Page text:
Brownsville youth showcase the beauty of their neighborhood

brownsville mural groundswell chris soria donchristian jones brownsville community justice center
A group of young people in Brownsville, led by artist Chris Soria and assistant artist DonChristian Jones, spent the summer painting this mural on the corner of Pitkin Avenue and Straus Street in Brownsville, Brooklyn. Credit: Bess Adler

A good deal of attention has been paid to the Brownsville neighborhood in Brooklyn over the last few weeks, after a 16-month-old baby boy was shot in the head as his father pushed him in his stroller across Livonia Avenue. They were on their way to visit the toddler’s great-grandmother.

Brownsville is known as one of the city’s toughest areas when it comes to gun violence, but there are many in the neighborhood who are trying to change that. Just two days before 16-month-old Antiq Hennis was fatally shot, a group of young Brownsville residents were proudly unveiling a pristine mural they had spent the summer painting.

The mural, on the corner of Straus Street and Pitkin Avenue, is the result of a collaboration between several parties: a community mural organization called Groundswell; the Department of Transportation; the Pitkin Avenue Business Improvement District; Brownsville Community Justice Center; and an artist named Chris Soria and his assistant artist DonChristian Jones.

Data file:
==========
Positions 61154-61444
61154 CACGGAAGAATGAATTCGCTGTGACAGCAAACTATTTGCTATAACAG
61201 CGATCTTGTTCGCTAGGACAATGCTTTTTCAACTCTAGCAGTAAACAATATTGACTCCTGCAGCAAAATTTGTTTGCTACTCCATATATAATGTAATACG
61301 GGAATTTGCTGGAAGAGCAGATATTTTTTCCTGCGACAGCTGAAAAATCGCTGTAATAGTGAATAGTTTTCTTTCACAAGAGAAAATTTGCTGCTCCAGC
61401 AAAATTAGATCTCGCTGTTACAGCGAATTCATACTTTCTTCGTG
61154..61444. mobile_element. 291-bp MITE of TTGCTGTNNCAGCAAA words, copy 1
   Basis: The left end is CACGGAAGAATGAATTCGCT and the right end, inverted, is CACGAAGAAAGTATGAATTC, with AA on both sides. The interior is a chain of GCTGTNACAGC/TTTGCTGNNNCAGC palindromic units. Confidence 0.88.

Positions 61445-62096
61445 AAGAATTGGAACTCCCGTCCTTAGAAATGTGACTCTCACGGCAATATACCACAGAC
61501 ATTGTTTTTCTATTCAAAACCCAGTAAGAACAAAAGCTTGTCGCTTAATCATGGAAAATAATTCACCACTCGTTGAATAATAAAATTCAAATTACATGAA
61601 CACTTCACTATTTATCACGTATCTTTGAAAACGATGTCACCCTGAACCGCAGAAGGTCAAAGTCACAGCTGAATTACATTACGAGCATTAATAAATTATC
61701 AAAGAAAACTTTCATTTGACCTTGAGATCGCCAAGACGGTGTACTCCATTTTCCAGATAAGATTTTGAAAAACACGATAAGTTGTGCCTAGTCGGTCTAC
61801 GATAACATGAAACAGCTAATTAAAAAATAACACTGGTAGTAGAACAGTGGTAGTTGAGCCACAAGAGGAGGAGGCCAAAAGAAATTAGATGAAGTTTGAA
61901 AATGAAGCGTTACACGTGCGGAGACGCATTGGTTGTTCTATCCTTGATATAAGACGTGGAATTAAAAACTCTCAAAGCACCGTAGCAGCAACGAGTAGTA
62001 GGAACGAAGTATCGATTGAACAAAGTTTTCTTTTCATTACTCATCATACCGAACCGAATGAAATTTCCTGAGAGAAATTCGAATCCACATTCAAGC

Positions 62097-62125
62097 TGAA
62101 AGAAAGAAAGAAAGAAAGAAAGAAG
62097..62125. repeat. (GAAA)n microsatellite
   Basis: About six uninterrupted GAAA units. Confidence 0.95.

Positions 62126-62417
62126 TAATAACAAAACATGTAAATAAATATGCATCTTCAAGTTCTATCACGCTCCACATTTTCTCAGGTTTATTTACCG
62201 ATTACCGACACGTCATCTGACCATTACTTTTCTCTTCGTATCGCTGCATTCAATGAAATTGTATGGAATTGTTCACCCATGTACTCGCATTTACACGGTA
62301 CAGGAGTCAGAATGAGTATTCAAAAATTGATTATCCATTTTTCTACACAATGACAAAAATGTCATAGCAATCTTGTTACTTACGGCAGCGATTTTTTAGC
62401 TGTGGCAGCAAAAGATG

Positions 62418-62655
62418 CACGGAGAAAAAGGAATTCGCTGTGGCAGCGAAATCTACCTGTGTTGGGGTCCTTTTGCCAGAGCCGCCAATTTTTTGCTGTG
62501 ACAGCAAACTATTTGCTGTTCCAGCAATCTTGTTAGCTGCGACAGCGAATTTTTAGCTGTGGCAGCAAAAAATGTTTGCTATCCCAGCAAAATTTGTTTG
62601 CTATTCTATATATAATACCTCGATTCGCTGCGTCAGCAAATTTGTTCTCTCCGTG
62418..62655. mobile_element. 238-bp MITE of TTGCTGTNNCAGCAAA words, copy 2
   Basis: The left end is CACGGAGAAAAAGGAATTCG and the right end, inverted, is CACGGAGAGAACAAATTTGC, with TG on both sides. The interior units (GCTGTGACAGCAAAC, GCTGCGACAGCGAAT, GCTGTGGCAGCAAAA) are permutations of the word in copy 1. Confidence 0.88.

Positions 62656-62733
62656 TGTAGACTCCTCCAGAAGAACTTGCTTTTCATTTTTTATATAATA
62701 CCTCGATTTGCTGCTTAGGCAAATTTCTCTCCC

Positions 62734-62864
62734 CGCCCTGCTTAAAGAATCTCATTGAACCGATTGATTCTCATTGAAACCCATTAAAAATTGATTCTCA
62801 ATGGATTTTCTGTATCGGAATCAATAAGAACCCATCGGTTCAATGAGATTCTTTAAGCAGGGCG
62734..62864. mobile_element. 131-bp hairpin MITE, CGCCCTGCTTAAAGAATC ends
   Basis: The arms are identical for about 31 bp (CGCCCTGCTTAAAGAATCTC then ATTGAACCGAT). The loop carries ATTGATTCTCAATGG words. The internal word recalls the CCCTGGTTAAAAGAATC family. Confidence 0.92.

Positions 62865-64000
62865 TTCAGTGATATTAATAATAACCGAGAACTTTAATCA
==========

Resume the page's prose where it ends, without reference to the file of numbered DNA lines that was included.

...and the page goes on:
Soria explained the idea, which came about through a number of workshops and brainstorming activities with a group of about 15 youth over the course of a month.

“We wanted to kind of re-create the narrative of Brownsville and also examine how the narrative of Brownsville is framed in mainstream media and take a look at it from alternative perspectives, really emphasizing the complex nature of relationships between family, friends, neighbors, co-workers, community leaders and just the residents of Brownsville,” Soria said.

The young artists were apparently inspired by the work of El Anatsui after a field trip to the Brooklyn Museum, seizing on “the idea of creating a fabric of interwoven material.”

“Since we were working on a painting,” Soria said. “We wanted to incorporate that aspect of things weaving in and out of one another in the design.”

Artist Chris Soria, left, and assistant artist DonChristian Jones, right, talked about their design at the unveiling of the mural one last summer Friday afternoon. Credit: Bess Adler
Artist Chris Soria, left, and assistant artist DonChristian Jones, right, talked about their design at the unveiling of the mural one last summer Friday afternoon. Credit: Bess Adler

Most of the youth came to the project through the Brownsville Community Justice Center.